Flushing's Massive Waterfront Rezoning Clears Hurdle After Developers Offer Concessions
BY SOPHIA CHANG
DEC. 9, 2020 5:45 P.M.
A proposal to rezone the industrial waterfront in Flushing for mixed-use development was approved by a City Council committee Wednesday, after developers, elected officials and labor unions came to an agreement on adding hundreds of jobs and more affordable housing.
The City Council’s Committee on Land Use voted 14-1 in favor of the rezoning application, with only Councilmember Inez Barron voting against the application.
The proposal, which is now headed for a full City Council vote, calls for a 13-tower mixed-use development with more than 680,000 square feet of commercial space, nearly 900 hotel rooms and more than 1,700 new apartments.
The 29-acre special district—where Flushing River is bracketed by the Van Wyck Expressway, College Point Boulevard and Roosevelt Avenue, a block from the recently built SkyView Center shopping mall—has been a battleground for housing and environmental concerns. Housing activists have accused the developers of seeking to gentrify the largely Asian neighborhood, which has increasingly become out of reach for working class residents. In recent years, luxury condos have sprouted up, marketed to overseas Asian investors.
As part of the new agreement announced Wednesday, the developers agreed to work with two union groups, 32 BJ and Hotels Trade Council, to provide hundreds of jobs in the residential, building and hotel sectors, as well as to hire nearby NYCHA residents. The developers also said they plan to set aside 30 percent of housing stock in one part of the rezoned area for affordable housing and contribute $2 million to support local small businesses over the next decade.
The four project sites would be developed separately by F&T Group, Young Nian Group and United Construction and Development Group, according to the Real Deal.
Additionally, the developers will allot 20,000 square feet for community facilities, public playgrounds, plazas, art installations and pedestrian pathways, as well as 1,000-square-feet of dedicated space for the La Jornada food pantry. They pledged to remediate contaminated areas and make upgrades to sewer and storm drain infrastructure.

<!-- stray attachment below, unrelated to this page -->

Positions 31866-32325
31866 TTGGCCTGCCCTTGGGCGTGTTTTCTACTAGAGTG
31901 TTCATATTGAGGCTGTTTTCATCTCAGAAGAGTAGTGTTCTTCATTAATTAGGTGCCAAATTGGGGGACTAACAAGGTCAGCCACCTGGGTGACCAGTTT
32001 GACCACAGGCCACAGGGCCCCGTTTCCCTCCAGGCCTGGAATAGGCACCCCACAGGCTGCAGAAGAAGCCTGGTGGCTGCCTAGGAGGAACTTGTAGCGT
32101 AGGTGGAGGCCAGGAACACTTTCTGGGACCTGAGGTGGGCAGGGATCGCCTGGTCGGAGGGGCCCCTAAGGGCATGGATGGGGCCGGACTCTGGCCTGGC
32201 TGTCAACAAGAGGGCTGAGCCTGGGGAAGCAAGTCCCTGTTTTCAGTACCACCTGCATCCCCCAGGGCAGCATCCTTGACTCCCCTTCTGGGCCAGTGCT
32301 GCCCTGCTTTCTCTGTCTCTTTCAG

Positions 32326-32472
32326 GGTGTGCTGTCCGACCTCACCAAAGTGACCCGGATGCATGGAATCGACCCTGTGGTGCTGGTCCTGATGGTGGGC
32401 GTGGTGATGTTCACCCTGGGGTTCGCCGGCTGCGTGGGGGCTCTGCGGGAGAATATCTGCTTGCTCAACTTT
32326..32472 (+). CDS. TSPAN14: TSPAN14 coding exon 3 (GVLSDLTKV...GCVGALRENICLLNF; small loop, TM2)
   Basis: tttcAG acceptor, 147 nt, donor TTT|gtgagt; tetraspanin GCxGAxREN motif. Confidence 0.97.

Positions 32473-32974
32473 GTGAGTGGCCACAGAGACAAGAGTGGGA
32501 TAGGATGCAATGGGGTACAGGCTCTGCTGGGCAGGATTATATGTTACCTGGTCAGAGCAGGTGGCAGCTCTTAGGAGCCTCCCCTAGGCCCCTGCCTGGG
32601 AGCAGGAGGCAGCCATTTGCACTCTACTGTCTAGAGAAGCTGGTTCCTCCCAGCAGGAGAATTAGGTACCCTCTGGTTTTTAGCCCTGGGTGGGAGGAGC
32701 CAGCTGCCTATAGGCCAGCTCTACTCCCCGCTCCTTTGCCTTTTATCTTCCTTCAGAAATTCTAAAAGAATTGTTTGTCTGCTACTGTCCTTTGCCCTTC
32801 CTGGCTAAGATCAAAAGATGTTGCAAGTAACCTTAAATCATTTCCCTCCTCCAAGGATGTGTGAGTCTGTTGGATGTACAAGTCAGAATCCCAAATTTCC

Council Speaker Corey Johnson applauded the rezoning deal.
“The Special Flushing Waterfront District will bring good jobs, open space for the public, and economic opportunity to Queens as our city begins to recover from the pandemic and the financial crisis it has caused," Johnson said in a press release.
City Councilmember Peter Koo, who represents Flushing, said in the same press release that the newly-minted Special Flushing Waterfront District will “ensure quality jobs in Flushing, public waterfront access, expanded open space, environmental cleanup, local workforce development, a long-term commitment to affordable housing, and more.”
Koo, whose vote was critical to the plan, called the waterfront a “barren” and “polluted” brownfield. Environmental advocates have criticized the area's poor planning that often leads to flooding and sewage overflow into the creek and Flushing Bay, which results in a strong stench.
He said the project will bring in an estimated $116 million in property tax revenue.
But opponents criticized the deal, saying that the affordable housing piece was unenforceable.
“We need a rezoning plan for all of Flushing so we have control over what gets built here and who it’s for,” the Flushing Workers Center advocacy group said in a Facebook video.
Seonae Byeon, lead housing organizer at the MinKwon Center for Community Action, told QNS.com, “We were stripped of our opportunity to hold our Council member accountable to those who will be most impacted, due to the pandemic. While residents continue to grieve and suffer through the pandemic, the City Council should not force this luxury development upon the community. Member deference should not be about the councilmember, it should be about the people and the community in the neighborhood.”
In June, the MinKwon Center and Chhaya CDC filed a lawsuit against the city over the application, arguing that planning officials failed to conduct a full environmental review.
The next court date is January 4th.